Was it a coffee appreciation session? Hm.... I guess it depends on how we define the word "appreciation" - it's about depth? or breadth?
Anyway, through the session, I learn to appreciate the effort behind the making of a cup of good coffee more now... and therefore give the coffee a higher 'value' tag (for money). Unfortunately, as Phil, the owner of Highlander Coffee said, the revenue generated hardly goes back to the farmers or workers behind the product.
Here are some takeaways from the 2-hour session:
1. There are two types of beans were introduced: arabica vs robusta beans:
While Arabica beans are of higher quality (grow at higher altitudes), Robusta (being the 'cheaper' ones) comes with more caffaine.
2. The traditional "local" coffee powder: It's not purely made up of coffee bean. If we look at the powder packaging carefully (it was the first time I looked at it), it would say, a mixture. Due to central quality control by the government, all mixture must have at least 50% from coffee beans. Fillers added to it could be corn and wheat! And coffee beans are roasted with butter and sugar!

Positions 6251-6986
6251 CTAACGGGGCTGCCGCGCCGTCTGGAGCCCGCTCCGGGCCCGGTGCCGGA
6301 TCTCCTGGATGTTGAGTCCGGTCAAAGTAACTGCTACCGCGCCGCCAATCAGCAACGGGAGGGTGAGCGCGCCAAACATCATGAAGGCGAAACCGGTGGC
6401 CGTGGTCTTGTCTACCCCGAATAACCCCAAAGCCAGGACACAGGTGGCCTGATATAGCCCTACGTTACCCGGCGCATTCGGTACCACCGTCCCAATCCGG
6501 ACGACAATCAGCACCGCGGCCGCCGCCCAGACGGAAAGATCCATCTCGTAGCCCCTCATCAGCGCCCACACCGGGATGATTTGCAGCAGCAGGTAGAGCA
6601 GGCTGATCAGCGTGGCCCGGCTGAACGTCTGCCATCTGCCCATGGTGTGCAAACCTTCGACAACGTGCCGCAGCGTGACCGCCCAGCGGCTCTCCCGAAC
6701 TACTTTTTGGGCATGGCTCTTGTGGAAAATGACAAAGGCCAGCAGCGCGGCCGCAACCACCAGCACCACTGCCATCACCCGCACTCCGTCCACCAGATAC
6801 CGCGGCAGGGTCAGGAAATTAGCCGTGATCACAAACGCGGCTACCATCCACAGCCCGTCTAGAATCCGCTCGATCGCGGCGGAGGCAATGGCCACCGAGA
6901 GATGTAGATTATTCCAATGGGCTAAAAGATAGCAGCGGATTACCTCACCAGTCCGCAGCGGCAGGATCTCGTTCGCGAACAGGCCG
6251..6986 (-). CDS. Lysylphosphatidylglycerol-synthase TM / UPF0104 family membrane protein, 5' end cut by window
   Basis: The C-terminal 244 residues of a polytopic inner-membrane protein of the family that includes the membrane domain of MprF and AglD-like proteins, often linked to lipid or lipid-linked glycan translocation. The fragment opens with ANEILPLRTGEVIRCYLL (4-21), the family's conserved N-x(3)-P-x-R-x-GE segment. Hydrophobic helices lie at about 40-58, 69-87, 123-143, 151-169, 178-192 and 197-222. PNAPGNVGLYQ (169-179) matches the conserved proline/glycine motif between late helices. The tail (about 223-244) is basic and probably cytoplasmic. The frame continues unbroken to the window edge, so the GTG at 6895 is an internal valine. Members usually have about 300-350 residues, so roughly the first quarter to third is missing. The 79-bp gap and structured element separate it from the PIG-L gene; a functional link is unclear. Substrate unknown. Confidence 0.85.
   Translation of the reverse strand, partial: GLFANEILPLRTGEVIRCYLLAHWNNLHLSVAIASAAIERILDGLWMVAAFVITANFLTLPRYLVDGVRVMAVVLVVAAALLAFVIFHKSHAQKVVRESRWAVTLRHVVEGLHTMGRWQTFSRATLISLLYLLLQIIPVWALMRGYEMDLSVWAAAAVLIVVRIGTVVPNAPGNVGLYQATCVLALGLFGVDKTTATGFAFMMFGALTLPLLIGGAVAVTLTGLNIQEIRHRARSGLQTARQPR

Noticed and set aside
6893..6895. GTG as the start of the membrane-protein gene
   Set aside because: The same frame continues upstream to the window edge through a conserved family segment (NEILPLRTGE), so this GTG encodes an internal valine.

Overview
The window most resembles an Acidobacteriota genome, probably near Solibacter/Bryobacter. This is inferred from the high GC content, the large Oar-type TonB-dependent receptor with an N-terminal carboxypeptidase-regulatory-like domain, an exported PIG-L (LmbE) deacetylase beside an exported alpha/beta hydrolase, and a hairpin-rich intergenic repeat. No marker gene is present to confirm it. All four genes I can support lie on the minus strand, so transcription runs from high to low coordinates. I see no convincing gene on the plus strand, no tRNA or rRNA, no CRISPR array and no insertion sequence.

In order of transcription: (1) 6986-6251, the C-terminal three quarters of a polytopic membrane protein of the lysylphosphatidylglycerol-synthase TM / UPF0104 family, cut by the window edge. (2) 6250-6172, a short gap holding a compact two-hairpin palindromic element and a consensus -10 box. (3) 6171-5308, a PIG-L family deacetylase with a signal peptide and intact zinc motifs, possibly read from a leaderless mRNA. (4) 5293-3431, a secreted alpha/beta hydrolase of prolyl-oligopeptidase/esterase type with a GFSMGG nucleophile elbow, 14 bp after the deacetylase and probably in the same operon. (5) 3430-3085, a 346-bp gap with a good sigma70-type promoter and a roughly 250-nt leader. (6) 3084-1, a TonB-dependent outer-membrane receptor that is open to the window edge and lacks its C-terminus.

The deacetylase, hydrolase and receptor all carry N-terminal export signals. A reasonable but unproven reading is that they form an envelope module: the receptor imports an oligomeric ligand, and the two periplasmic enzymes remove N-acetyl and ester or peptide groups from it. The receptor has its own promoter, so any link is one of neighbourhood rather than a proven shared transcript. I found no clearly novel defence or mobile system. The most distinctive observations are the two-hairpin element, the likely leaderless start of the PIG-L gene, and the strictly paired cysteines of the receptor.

3. About roasting: Good coffee should taste acidic.
How acidic it is depends on how long the beans are roasted. Once turned bitter implies the beans are over-roasted and no longer good.
4. Several terms were introduced - e.g. espresso, americano, etc. While I'm not into these terms and have already forgotten some of them. What left an impression were:
- Basically, espresso is brewed coffee
- The concentration of caffaine depends on the 'making' - the quick press would be less concentrated, compared to the dripped method (which makes sense)
- americano - water is added to dilute the coffee (note the sequence)
6. For good coffee, do not add sugar. One should taste the tint of sweetness in the sip :)
On the whole, the key takeaway is - it's far much more complicated (the need to look into the details) if we want to brew a really nice good cup of coffee. So, in that case, just buy one from a decent cafe.